Depression

de·pres·sion
dəˈpreSH(ə)n/
noun
  1. 1.
    feelings of severe despondency and dejection.
    “self-doubt creeps in and that swiftly turns to depression”

The dictionary definition of depression is so simplistic, that it’s really almost laughable to me.  The thing is clinical depression is so much more complicated than that.  It’s not just a feeling of dejection, but a feeling that nothing is or ever will be good again.  It’s the feeling that nothing is quite right, and there is nothing that you can do to change or fix it.  It’s the feeling that you are bothersome, a burden and that you can’t really do anything right.

One of the problems with all mental illnesses is that society still treats the as a character flaw.  It is difficult for me, as a person with depression to acknowledge it with the same severity and concern as I would if say I developed a fever or even with the same consideration as my ankle sprain.  It feels embarrassing to say “I’m having a depressive flare right now.”  It feels defeating to say, I can’t shake this.

When I was first diagnosed with depression it was thought to be a direct result of the abusive environment in which I was inhabiting.  Indeed when the stress was lifted and the abuse removed, the depressive symptoms really dissipated and for a long time, I was really stable.   It’s really been a struggle to accept the depression this time, as for all intents and purposes I am really in a good place.  Am I just an ungrateful and entitled Millennial snowflake who can’t appreciate the things she has???

My medical team says “No.”

They have repeatedly educated me on the fact that Depression is a real medical condition, as is diabetes, hypothyroidism, cancer.  Depression has known biological causes and can’t be treated by willpower alone.   It often requires the combination of medical treatment, with therapies and other alternative treatments to be managed….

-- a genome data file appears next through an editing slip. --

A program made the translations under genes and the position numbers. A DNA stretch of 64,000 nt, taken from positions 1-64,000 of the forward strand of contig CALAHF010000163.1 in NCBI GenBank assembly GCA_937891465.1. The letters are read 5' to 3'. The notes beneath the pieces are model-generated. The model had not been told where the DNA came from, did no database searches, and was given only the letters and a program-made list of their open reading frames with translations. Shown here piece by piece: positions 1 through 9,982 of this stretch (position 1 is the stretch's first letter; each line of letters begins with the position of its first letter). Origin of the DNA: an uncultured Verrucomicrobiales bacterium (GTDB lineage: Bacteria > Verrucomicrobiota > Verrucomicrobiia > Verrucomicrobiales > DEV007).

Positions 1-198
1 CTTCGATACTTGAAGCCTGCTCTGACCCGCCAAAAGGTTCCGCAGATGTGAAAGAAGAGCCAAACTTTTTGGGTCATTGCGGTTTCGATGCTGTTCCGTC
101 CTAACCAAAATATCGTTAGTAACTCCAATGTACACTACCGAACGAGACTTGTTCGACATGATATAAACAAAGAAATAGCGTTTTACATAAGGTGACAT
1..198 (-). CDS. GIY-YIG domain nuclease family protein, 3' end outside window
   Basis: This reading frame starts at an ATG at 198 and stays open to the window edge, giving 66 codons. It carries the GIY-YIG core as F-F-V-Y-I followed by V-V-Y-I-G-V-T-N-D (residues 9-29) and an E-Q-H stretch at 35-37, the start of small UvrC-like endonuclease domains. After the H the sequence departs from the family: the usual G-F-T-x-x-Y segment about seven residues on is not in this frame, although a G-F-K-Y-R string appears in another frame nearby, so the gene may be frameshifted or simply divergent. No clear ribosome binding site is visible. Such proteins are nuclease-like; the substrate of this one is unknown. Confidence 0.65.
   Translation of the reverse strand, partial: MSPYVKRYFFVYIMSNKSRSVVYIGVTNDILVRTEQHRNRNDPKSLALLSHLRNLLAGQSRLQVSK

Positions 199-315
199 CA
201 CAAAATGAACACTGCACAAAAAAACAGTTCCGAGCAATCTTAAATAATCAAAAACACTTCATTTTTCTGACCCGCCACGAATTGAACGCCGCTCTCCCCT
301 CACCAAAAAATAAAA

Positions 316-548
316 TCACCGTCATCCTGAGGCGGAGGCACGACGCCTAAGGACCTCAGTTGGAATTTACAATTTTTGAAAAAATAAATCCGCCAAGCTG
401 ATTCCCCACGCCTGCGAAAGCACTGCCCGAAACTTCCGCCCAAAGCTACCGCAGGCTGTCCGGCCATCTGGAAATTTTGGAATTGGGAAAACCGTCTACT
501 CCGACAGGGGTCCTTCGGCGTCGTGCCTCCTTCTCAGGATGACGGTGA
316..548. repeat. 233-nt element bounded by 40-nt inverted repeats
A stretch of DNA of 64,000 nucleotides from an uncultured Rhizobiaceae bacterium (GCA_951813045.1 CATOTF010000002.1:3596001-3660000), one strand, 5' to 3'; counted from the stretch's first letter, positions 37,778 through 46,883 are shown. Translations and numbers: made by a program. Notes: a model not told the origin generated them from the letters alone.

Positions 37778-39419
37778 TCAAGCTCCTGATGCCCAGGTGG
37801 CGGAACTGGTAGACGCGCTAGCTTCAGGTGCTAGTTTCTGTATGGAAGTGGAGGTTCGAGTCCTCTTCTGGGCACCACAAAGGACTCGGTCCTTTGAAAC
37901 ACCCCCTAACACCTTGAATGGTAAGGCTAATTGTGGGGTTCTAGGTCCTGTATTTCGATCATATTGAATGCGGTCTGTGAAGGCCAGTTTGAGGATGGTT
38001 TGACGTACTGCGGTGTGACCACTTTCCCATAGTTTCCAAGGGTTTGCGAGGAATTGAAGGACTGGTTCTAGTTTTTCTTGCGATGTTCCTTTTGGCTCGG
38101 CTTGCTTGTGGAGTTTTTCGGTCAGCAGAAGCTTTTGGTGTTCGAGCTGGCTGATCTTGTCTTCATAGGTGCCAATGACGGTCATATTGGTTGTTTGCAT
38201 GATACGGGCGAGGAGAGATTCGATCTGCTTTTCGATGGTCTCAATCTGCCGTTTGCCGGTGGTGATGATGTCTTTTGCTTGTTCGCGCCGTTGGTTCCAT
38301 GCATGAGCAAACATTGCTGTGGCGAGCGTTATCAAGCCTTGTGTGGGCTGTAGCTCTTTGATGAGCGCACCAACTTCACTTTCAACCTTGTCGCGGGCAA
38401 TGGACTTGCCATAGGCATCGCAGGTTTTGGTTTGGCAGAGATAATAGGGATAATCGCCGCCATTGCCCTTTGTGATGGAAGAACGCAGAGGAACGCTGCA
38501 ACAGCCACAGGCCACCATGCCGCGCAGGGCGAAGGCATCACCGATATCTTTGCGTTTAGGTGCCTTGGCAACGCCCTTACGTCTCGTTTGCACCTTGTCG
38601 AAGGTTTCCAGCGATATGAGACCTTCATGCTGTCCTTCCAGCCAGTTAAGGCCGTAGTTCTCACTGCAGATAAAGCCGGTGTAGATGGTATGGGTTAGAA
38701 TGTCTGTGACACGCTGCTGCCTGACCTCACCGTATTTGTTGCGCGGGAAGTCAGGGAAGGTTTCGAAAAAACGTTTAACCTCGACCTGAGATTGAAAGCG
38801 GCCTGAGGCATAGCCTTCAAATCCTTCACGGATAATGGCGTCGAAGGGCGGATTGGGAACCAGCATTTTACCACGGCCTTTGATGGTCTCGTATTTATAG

Not cured.

Managed…. Talk about depressing.

So it happened that today I came across this quote from the Anxiety and Depression Associaton of America, and something really stuck out to me.

Most people feel anxious or depressed at times. Losing a loved one, getting fired from a job, going through a divorce, and other difficult situations can lead a person to feel sad, lonely, scared, nervous, or anxious. These feelings are normal reactions to life’s stressors.

But some people experience these feelings daily or nearly daily for no apparent reason, making it difficult to carry on with normal, everyday functioning. These people may have an anxiety disorder, depression, or both.

~Source: https://adaa.org/understanding-anxiety/depression

Did you see it?

FOR NO APPARENT REASON.

Which is why this is such a difficult illness to deal with and manage, because it can express itself even when there is no “reason.”

When I initially started this blog, I didn’t intend for it to chronicle the ups and downs of mental illness.  However, I think that as my blog is about my journey and rise to authorship it is only fitting that I share the entirety of the evolution of self that I am undergoing.

~Lenora

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